Have you got theFacts?



So - what do you know about Romeo and Juliet?



  Some Facts about Romeo and Juliet...

Did you know:

1.       Romeo and Juliet was probably written around 1594 or 1595. In 1916, a silent film version of the play was made. In 1936, an early sound version first appeared. A more recent film, which presented the story as an historical re-creation, appeared in 1968, directed by Franco Zeffirelli. The most recent film production of Romeo and Juliet was made in 1996, directed by Baz Luhrmann, starring Leonardo DiCaprio and Claire Danes, and this interpreted the story a gangster film, set in modern-day Los Angeles.

2.       Shakespeare did not invent the story of Romeo and Juliet. He probably heard it via a poem: Romeus and Juliet (1562) written by a poet called Arthur Brooks.  It was ‘a long and plodding poem’, but ‘many of the details of Shakespeare’s plot are lifted directly from Brooks’s poem, including the meeting at the ball, the secret marriage, Romeo’s fight with Tybalt, the sleeping potion, and the lovers’ eventual suicides.’ Such taking from other stories is typical of Shakespeare, who often wrote plays based on well-known stories.  But Shakespeare made it more exciting by adding the character of Mercutio, and by fitting the story into four frantic days.  Shakespeare may also have known of the Italian version Giulietta e Romeo (1530) by Luigi da Porto who set the tale of Romeo and Juliet in Verona in Italy.

3.       The play is set in Verona – in Renaissance Italy - considered the height of fashion in Elizabethan England.

4.       Shakespeare wrote in a period called ‘The Renaissance’ (the word means ‘rebirth’), a time when art and literature flourished.  Renaissance writers tried to recreate the glories of the Greeks and Romans; in particular, they thought deeply about human nature, and things like love and honour – and this comes out in Romeo and Juliet. 

5.       Juliet and Paris – in Shakespeare’s time, the father DID have the right to decide whom his daughter married – marriage was a business agreement, and one of the reasons Capulet is so keen to marry Juliet off to Paris is because it represents a sound business investment. Girls were married off very young.

6.       Romeo and Juliet is the first play about romantic love, and contains the first romantic stage kiss.

7.       Astrology was an integral part of English society – every noble family in Italy had horoscopes drawn for their children upon birth, and most governments employed astrologers to advise them.  Many people believed that the stars dictated the outcome of your life.  The power of the stars in determining the Fate of the characters can be found many times in Romeo and Juliet.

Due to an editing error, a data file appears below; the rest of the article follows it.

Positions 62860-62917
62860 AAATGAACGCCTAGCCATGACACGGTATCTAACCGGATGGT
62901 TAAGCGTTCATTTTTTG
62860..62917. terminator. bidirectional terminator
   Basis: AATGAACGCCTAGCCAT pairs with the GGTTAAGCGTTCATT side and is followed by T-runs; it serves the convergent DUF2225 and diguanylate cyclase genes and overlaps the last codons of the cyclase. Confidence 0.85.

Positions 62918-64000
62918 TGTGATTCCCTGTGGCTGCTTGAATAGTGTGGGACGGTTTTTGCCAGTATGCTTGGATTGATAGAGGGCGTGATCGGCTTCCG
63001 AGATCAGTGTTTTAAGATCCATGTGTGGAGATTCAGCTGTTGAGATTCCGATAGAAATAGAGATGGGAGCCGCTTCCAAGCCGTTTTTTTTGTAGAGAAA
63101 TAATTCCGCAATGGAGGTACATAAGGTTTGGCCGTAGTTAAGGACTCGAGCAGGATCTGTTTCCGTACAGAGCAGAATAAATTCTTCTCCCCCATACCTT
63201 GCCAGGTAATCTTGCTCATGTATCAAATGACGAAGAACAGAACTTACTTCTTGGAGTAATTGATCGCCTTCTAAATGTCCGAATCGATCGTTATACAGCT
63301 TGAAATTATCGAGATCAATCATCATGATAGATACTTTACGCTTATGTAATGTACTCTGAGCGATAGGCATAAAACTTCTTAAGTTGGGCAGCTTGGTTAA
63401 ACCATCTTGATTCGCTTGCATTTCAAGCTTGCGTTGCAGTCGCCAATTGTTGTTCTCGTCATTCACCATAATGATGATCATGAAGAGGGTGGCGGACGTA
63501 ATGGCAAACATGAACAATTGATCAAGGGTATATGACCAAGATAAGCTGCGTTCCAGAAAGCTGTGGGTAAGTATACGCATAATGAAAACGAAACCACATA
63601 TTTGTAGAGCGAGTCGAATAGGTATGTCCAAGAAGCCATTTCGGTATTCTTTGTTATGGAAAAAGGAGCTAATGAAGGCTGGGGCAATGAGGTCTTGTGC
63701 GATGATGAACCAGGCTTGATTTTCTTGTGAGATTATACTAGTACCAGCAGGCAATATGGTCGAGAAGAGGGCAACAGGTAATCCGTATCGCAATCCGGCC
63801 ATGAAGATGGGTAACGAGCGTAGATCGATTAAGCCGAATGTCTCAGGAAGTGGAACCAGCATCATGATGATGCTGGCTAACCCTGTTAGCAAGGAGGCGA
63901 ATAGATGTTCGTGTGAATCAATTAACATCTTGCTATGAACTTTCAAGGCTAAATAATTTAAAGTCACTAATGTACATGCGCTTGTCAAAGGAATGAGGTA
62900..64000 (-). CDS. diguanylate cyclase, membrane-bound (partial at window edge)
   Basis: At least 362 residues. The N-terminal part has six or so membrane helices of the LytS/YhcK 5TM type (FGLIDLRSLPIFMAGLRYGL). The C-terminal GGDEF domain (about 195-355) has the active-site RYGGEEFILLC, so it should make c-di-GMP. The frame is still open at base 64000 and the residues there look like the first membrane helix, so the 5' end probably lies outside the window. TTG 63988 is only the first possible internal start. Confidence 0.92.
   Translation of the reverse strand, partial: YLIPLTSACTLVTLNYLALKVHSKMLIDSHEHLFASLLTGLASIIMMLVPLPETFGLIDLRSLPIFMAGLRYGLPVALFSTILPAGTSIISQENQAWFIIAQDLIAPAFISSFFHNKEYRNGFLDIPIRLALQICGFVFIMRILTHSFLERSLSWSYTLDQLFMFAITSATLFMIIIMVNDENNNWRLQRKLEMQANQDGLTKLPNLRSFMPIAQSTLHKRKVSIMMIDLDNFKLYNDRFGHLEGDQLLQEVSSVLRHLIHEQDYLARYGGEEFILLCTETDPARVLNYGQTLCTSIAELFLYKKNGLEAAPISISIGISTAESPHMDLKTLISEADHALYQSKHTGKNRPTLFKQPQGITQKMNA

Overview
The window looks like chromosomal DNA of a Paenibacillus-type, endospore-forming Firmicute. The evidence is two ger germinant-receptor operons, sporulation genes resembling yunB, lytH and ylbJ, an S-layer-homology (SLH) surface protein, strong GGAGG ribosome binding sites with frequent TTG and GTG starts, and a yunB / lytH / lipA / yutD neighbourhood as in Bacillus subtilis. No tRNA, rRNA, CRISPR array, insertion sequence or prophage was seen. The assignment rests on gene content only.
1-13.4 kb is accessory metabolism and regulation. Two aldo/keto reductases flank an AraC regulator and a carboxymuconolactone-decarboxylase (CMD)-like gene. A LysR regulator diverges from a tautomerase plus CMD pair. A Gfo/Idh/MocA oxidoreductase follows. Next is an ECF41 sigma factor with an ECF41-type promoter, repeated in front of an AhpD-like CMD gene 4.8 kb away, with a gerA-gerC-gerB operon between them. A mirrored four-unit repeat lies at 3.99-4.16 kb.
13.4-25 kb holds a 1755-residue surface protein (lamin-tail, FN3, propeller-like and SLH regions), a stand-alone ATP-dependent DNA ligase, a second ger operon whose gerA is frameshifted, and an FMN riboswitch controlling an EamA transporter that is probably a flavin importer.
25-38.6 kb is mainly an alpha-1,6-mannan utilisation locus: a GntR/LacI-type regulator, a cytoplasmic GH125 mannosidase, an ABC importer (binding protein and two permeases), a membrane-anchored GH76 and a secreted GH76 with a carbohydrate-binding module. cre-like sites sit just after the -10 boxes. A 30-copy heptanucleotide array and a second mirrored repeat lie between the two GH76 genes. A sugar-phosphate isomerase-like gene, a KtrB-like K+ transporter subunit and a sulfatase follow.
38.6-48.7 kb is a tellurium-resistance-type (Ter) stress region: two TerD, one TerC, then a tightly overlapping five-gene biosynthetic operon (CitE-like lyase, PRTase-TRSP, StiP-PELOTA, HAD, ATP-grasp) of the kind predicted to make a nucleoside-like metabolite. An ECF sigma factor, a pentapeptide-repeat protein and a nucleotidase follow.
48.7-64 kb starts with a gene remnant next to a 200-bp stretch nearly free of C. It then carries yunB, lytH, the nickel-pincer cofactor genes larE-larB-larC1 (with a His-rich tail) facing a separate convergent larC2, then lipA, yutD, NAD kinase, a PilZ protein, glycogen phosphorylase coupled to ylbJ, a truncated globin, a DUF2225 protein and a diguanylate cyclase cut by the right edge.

8.       The feud: Life in Elizabethan England was very violent, and feuds were happening all the time.   Some historians try to guess which particular feud that Shakespeare was talking about – one between the Danvers and Long families of England was well-known in Shakespeare’s time – but Shakespeare probably simply took the feud from Luigi da Porto, who called the rival families Montecchi and Capuleti – actual feuding families of thirteenth century Verona.  

9.       The 'plague' which Mercutio wishes upon the two families with his dying breath, and which eventually stops Friar John from delivering the letter to Romeo, was probably the bubonic plague – in the days before antibiotics, there were many ‘plagues’ (epidemics).  Bubonic plague broke out in England in 1563 and 1578, and there was a bad epidemic in 1593 which killed 5% of the people of London.   Shakespeare lost 3 sisters, and brother and his only son, Hamnet (who died when he was just eleven years old) to the plague.

10.   Duels and street-fights were common too – calling someone a liar, or a coward … or just taking his place in a queue, could lead to a fight.  Mercutio’s sudden rage at the word ‘consortest’ was typical of Shakespeare’s times.  Duels were illegal – which explains the prince’s anger at Romeo.

11.   Many Tudor people used ‘oaths’ to empower their words (the word ‘zounds’ comes from the Tudor phrase ‘by God’s wounds…’).   When he says: ‘By my head’ Benvolio means ‘on my life…’.   When he says ‘By my heel’, Mercutio is swearing to crush Tybalt under his heel.

12.   Minstrels were common, but they though to be little better than thieves and beggars – this is why Mercutio is outraged when he says: ‘Dost thou make us minstrels?’

13.   Apothecaries – people in those days before proper medicines believed in all kinds of magic potions and cures, and would have totally believed that an apothecary, or a priest who studied plants, could have made potions such as  Juliet and Romeo took.

14.   Tudor theatre audiences were vulgar and rude, and they would have cheered Mercutio’s rude sexual innuendos.